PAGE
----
The “proud remainers” line, he adds, “obviously refers to Brexit, but also to just being those people that don’t want the night to end. If we’re making points that look to the times, I wanted to ground it in the dramas of the night and the personal stories and the mundanities of not wanting someone to leave in an Uber because you want them to hang out for the rest of the night, and of a one-night stand, and of a drunken break-up.”

Smith hopes the album can act as a form of catharsis for people – but the band don’t have any particular interest in how well it charts. “There’s a real lack of a burning desire in us to be these mega famous rock stars,” he says, though his performance later on – during which he leaps and bounds around the stage, and at one point collapses dramatically onto the floor with his head in his hands – is evidence that he easily could be. “We love making music, and my favourite thing out of all of this is getting to do the interesting creative stuff, but at no point are we thinking, right, how are we gonna be well known?”

When suddenly their music was everywhere, Bastille turned down pretty much every offer that came their way, “because we had absolutely no desire to be famous, and our music was doing really well without us having to really do much. We weren’t really on TV, we weren't in any magazines or newspapers, we turned down offers to be judges on shows and panel things and stuff. We were more than happy to be able to go on tour, play to people who knew our music, and then go home to London and just bumble around in our normal lives, and it's still pretty much the same.”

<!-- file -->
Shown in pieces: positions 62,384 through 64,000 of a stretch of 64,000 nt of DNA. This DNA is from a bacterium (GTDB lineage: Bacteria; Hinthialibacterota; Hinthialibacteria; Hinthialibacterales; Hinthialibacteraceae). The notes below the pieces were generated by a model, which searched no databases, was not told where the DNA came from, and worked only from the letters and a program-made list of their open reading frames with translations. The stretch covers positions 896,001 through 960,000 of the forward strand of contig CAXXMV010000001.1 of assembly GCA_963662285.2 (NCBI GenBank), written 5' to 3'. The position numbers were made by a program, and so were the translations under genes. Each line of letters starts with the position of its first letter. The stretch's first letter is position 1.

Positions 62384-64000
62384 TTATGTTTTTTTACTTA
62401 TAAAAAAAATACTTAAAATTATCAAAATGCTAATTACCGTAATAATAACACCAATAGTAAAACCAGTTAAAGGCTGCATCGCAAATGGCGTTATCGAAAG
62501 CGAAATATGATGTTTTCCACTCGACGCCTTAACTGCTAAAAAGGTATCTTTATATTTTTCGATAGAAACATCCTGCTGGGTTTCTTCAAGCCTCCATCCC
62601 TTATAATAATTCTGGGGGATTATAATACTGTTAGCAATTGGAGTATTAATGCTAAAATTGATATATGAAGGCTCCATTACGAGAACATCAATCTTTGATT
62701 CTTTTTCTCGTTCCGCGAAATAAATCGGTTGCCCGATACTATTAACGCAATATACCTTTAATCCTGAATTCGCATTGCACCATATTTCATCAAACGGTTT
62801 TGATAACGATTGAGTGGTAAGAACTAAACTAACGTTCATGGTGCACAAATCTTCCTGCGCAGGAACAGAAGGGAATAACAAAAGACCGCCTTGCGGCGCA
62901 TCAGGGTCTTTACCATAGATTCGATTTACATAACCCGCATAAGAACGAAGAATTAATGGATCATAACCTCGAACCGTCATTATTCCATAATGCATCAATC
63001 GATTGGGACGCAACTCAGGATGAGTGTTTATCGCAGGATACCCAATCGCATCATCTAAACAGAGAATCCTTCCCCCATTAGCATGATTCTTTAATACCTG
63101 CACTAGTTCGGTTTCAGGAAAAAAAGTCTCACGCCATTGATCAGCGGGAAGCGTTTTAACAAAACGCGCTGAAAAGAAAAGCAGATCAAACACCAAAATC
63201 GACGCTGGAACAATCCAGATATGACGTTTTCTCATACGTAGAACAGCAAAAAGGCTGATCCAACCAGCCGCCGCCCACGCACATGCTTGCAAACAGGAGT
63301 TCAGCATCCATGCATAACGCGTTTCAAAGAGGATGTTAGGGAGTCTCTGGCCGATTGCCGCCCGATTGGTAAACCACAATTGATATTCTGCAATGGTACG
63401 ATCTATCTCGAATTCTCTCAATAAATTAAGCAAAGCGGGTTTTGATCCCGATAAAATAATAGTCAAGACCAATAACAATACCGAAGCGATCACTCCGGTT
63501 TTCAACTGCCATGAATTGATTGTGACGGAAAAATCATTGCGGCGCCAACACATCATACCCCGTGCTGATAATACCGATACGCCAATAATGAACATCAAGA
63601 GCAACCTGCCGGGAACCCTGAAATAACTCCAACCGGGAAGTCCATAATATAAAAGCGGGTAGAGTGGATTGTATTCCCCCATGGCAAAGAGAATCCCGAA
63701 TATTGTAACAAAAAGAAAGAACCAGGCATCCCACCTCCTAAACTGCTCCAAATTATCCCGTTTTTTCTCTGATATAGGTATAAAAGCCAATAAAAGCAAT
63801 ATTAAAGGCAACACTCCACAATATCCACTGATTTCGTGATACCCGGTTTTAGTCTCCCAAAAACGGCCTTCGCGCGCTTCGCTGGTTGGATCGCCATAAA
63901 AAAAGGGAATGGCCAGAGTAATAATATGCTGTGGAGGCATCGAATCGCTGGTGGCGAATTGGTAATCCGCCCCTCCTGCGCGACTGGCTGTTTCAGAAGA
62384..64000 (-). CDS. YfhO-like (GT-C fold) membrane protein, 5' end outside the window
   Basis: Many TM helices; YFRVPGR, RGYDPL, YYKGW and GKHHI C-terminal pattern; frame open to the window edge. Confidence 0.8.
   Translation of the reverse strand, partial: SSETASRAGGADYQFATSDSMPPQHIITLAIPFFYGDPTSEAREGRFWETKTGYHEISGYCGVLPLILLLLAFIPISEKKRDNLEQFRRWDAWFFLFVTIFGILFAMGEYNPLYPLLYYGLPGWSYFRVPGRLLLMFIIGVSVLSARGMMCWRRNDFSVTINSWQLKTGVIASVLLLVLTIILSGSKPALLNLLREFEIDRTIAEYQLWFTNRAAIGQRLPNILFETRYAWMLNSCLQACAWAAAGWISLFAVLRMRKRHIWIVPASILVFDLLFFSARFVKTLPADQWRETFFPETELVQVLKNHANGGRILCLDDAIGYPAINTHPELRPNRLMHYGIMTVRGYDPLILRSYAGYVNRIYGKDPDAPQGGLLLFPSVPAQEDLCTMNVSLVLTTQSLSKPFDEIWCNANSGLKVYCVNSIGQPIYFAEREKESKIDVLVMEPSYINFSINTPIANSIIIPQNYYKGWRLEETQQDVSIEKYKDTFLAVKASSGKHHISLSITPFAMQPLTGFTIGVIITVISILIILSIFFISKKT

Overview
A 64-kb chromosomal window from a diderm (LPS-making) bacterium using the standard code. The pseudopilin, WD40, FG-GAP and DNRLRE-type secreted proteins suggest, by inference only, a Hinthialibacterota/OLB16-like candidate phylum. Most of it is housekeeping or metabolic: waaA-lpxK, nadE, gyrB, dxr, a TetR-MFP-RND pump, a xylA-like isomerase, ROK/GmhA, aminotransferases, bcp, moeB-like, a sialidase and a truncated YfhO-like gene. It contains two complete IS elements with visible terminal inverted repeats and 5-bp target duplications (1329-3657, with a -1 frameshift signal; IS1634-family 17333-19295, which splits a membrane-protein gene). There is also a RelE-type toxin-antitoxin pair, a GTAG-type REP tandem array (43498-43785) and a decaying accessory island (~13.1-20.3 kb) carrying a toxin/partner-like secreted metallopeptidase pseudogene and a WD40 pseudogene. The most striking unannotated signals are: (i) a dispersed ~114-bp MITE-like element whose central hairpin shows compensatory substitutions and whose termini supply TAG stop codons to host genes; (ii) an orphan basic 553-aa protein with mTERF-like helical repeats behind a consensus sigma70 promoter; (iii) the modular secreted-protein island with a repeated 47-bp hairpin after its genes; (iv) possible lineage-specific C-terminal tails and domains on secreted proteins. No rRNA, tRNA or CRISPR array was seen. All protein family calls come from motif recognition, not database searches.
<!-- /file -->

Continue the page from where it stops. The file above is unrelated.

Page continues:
Earlier in the day, Smith wandered out into the festival and joined the crowd to watch The 1975 perform. People walked past him wearing Bastille T-shirts. Nobody recognised him. “Which is awesome!” he says. Simmons agrees. “I feel like we live a double life. That’s the perfect line for us, to see someone walking past in a Bastille T-shirt, know that they really like you, but they are just walking past you.” Are they never tempted to say something? “Oh my GOD,” says Smith, as if I have just suggested he punch someone in the face. “No way. ‘Is that our music I see on your iPod as I’m staring over your shoulder?’”

The glory of celebrity doesn't seem to matter to Smith. “I wasn’t a teenager dreaming of headlining festivals and being in a band. So we’re so lucky and grateful to be allowed to do this,” he says, gesturing around him. “But it’s not the fulfilment of something we fantasised about. It’s just this crazy by-product of the thing that we made.”

Doom Days is out on Friday

Join our new commenting forum

Join thought-provoking conversations, follow other Independent readers and see their replies

View comments